Ecology Vegetation Classification
by
Miguel De Cáceres
  • LAST REVIEWED: 19 May 2015
  • LAST MODIFIED: 24 July 2013
  • DOI: 10.1093/obo/9780199830060-0115

Introduction

The fundamental aim of vegetation classification is to group together plant communities that are perceived as similar and thus simplify the description of the vegetation patterns in a given geographical area. Classification of vegetation is conducted on the basis of a set of selected attributes, such as the taxonomic composition of the community, the horizontal or vertical arrangement of plants, or their morphological and functional traits. Sometimes, the chosen attributes are external to the vegetation itself, such as environmental or geographic characteristics. The outcome of the classification exercise is a set of vegetation units that can be defined at different levels of abstraction and hierarchically arranged. Vegetation classification has a long history, starting in the 19th century, with the work of plant geographers, who described vegetation units using the growth form of their dominant species. During the first half of the 20th century, important developments in taxonomy-based classification were made in Europe. Followers of the Zurich-Montpellier school of phytosociology established a hierarchical classification system that became the standard in many countries. Despite its success, the phytosociological approach was not exempt from criticism, especially regarding the high degree of subjectivity and lack of formalism in some steps of the method. Together with advances in multivariate statistics, the availability of vegetation plot databases and geographic information systems allow early-21st-century plant community ecologists to classify vegetation using larger data sets and with a lower degree of subjectivity. In different parts of the world, different conventions are followed, but elemental vegetation units, often referred to as associations, are still frequently defined, in the early 21st century, using the taxonomic composition of plants found in vegetation stands. For this reason, the present article is mostly centered on this kind of vegetation classification.

General Overviews

Detailed explanations of the aims and procedures of traditional phytosociology can be found in Braun-Blanquet 1964 as well as in many other books. Among the most influential publications to note are Westhoff and Maarel 1973 and Mueller-Dombois and Ellenberg 1974, the latter presenting a synthesis of European and Anglo-American methods in vegetation ecology. Kent 2012 covers both classical procedures and multivariate statistical analyses. Concise overviews of the subject are provided by Dengler, et al. 2008, an accessible introduction to both foundations of and modern practices in phytosociology, and the International Association for Vegetation Science Vegetation Classification Methods Website.

  • Braun-Blanquet, J. 1964. Pflanzensoziologie: Grundzüge der Vegetationskunde. 3d ed. Vienna and New York: Springer.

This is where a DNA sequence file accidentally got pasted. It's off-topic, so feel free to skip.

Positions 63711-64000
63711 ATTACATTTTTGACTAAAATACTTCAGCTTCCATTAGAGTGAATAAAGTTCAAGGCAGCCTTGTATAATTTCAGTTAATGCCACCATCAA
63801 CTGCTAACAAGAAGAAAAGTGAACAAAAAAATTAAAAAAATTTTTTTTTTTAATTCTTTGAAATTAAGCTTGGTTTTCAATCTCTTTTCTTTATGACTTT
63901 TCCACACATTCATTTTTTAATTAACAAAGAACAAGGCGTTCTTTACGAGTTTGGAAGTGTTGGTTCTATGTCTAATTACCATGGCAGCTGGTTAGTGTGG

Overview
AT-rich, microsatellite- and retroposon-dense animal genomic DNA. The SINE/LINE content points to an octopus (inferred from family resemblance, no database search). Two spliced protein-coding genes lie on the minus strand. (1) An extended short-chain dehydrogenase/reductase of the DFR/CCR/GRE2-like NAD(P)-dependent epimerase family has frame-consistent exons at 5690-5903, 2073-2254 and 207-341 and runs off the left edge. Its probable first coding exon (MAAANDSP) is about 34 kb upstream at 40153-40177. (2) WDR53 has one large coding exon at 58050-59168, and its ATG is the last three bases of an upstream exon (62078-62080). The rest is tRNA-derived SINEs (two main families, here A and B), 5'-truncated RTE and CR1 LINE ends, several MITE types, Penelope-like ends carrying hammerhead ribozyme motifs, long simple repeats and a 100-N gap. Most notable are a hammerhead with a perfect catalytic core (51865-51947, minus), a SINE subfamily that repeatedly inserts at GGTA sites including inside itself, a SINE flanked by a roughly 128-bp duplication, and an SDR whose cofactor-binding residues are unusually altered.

DOI: 10.1007/978-3-7091-8110-2E-mail Citation »

    Third edition of the influential textbook presenting the Braun-Blanquet method. After its publication, this seminal work was translated into several other languages.

  • International Association for Vegetation Science Vegetation Classification Methods Website.

    E-mail Citation »

    This website, endorsed by the International Association for Vegetation Science, presents updated conceptual and methodological help for people aiming at creating or maintaining vegetation classifications, or both, using numerical approaches. The website reviews conceptual issues and analytical methods. Several bibliographic sources are cited, and available software packages are listed.

  • Dengler, J., M. Chytrý, and J. Ewald. 2008. Phytosociology. In Encyclopedia of ecology. Vol. 4. Edited by Sven Erik Jørgensen and Brian D. Fath, 2767–2779. Oxford: Elsevier.

    E-mail Citation »

    Gives a clear and concise introduction to the aims and conceptual basis of classical phytosociology as well as the analytical methods used in contemporary vegetation classification.

  • Kent, Martin. 2012. Vegetation description and data analysis: A practical approach. 2d ed. Chichester, UK, and Hoboken, NJ: Wiley-Blackwell.

    E-mail Citation »

    Updated edition offering a useful introduction to the methods used in plant community ecology in the early 21st century. Includes several chapters covering vegetation sampling, classical phytosociology, multivariate statistical analyses, and available software.

  • Mueller-Dombois, Dieter, and Heinz Ellenberg. 1974. Aims and methods of vegetation ecology. New York: Wiley.

    E-mail Citation »

    This book brought the first synthesis of European and Anglo-American methods in vegetation ecology. The book became the standard for the study of vegetation in many countries. Although it does not cover advances in multivariate analyses, most of the work’s material is still valid in the early 21st century.

  • Westhoff, Victor, and Eddy van der Maarel. 1973. The Braun-Blanquet approach. In Ordination and classification of communities. Edited by Robert H. Whittaker, 289–329. Handbook of vegetation science. The Hague: Junk.

    DOI: 10.1007/978-94-010-2701-4E-mail Citation »

    Describes in detail, to plant ecologists, the classical phytosociological approach to vegetation classification.

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